About this Blog

The blog focuses on the essence of wine and food, not how many points or stars it receives. The opinions are mine and should be taken only as that, an opinion not gospel.

Like many collectors, initially I was very much influenced by wine ratings. I purchased wines based on points, even if I had never tasted the wine. And it was much worse than that. I would drink a wine with a high rating, not like it, yet since it was highly rated I’d rationalize that I did not yet appreciate the wine, or that my palate was not sophisticated enough to understand the wine. How’s that for lunacy? As a result my cellar grew in all directions while my palate narrowed. By the time I realized the style of wine that I enjoyed, my cellar abounded with wines whose styles I did not enjoy. All of these wines were very highly rated, just not my cup of tea, or glass of wine to be more accurate. Fortunately I was able to sell many of these wines to those who either enjoyed them or wanted highly rated wines. Don’t misunderstand, I am not against wines with high ratings, in fact I own many. It is just that I now purchase wines based on the producer, the style and my palate, not the rating. Nor do I shun reading reviews. I very much respect Antonio Galloni, Alan Meadows, Eric Asimov and John Gilman and read their reviews routinely. I pay attention to what they write, not the points they award.

Thursday, September 26, 2013

Lunch at Esca

I absolutely love Esca.  It is without question my most frequented NYC restaurant. Esca means “bait” in Italian, so as you might well surmise, Esca specializes in fish... very, very, very fresh fish. Part of the Mario Batali, Joe Bastianich empire, it is, in my opinion, their best restaurant. Chef/partner David Pasternack is one of a handful of chefs that really knows how to prepare and cook fish that has been known to bring a tear to your eye and a smile to your face.  Lunch there last week with good friends Emil and Tony did exactly that.  Words alone would not do justice to the food here.  I hope the following photos can give a sense of how good David's food is. Hopefully they will convey a sense of the magical marriage of ingredients and textures that await you should you venture there.  We began with the following appetizers:

Vongole; Local littleneck clams baked with Cesare's Soppressata, Sungold tomatoes and Basil.  I have no idea who Cesare is, but “Hail Cesare”.  David’s clams have no equal, anywhere, and I have had them everywhere.  Fresh, briny, and cooked to the right degree of doneness, I could eat a few dozen of these and be a very happy man.

Breaded & Grilled Fresh White Anchovies over cold smoked ricotta and topped with an olive tapenade.  It sounds like a crazy and unworkable combination, but in the hands of David Pasternack, it was a remarkable dish.

Crudo (raw) of Razor Clams ceviche with chilies, scallion and mint.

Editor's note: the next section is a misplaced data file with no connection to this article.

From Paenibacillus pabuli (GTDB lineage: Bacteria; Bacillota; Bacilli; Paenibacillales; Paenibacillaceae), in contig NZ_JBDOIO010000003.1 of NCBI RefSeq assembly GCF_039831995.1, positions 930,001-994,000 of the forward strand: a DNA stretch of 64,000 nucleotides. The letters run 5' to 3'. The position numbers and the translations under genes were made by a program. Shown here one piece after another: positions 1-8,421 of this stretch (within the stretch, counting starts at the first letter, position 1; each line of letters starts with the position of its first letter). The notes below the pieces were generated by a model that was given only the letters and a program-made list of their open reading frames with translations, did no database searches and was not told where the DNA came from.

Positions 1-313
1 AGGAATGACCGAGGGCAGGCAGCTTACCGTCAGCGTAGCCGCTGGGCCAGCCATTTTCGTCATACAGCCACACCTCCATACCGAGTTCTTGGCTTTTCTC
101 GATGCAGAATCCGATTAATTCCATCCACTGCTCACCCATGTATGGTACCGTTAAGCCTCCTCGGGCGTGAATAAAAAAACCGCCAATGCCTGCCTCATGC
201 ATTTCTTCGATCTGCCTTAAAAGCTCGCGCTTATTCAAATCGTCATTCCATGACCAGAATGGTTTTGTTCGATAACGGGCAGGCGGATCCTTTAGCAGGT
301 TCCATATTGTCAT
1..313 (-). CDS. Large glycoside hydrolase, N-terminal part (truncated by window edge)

During the summer months, David makes this incredible salad of roasted corn, chanterelles, walnuts and aged goat cheese, Insalata Di Granoturco.  It is simply magnificent!

Of course no meal at Esca would be complete without one or two of David’s spectacular pasta dishes.  Today there was homemade Scialatelli with Rock Shrimp, Spanish Broccoli, Pepperoncini, Garlic & Oil.  Simply a tour-de-force of flavors and perfectly al dente pasta…

…as well as Spaghetti with a one pound lobster, chilies and mint.  If there is finer version of this dish elsewhere, please let me know.

Our entrée was a stupendous Pan Roasted Trout “Almost Almondine” with pistachio nuts replacing the almonds.  Like all the fish here, it was cooked to a moist perfection.

Esca’s wine list is one of the best and most reasonably priced in the city.  We enjoyed 3 beauties from the list.

2012 Vietti Rorero Arneis.  Vietti is, in my opinion, one of the top producers in Piedmont, Italy, crafting sensational reds and whites at modest prices.  The Arneis was a delightfully crisp and delicious white made from the Arneis grape. Widely available at about $20.  Wine-Searcher.

2009 Nino Negri Sfursat.  From Valtellina Valley in the Lombardy region of Italy, this elegant DOCG wine is made from 100% Nebbiolo grapes (called Chiavennasca here) that grow on vines from steep, nearly vertical vineyards of about 3,000 foot elevations.  The Negri estate is considered the premier wine producing estate in the Valtellina. The Sfursat, the estate’s top wine, is made from grapes harvested by trained pickers and dried for 100 days in the cool, dry, alpine air. This winemaking style combines the opulence of Amarone with the elegant complexity of Barolo. Today’s bottle was a perfect example of both.  The wine danced and evolved on the palate with gorgeous fruit, great acidity, impeccable balance and finished with extended length and smoothness.  In the vinification process, the wine rests for a short while in steel and then part of the wine is put for 20 months into 80hl Slavonian oak casks, and part into 32 and 53hl French oak casks. It then ages for some months in glass before release.  Truly a wine with soul!  About $70  Wine-Searcher. 

2009 Nino Negri Inferno.  From the DOCG sub-zone, in the commune of Tresivio in the Valtellina, the wine is made from 90% Nebbiolo (Chiavennasca), Pignola and Merlot.  The wine ages in stainless steel for two months before spending 18 months in Slovanian Oak casks.  It then ages for some months in glass.  While lighter than the Sfursat, the wine had a beautiful translucent red hue, with a medium-bodied and velvety palate.  It was round and delicious.  At around $20 a bottle, a stupendous value.  Wine-Searcher. 

Another fantastic meal at Esca!  Life is always good when you have the opportunity to share great food and wine with great friends.


No comments:

Post a Comment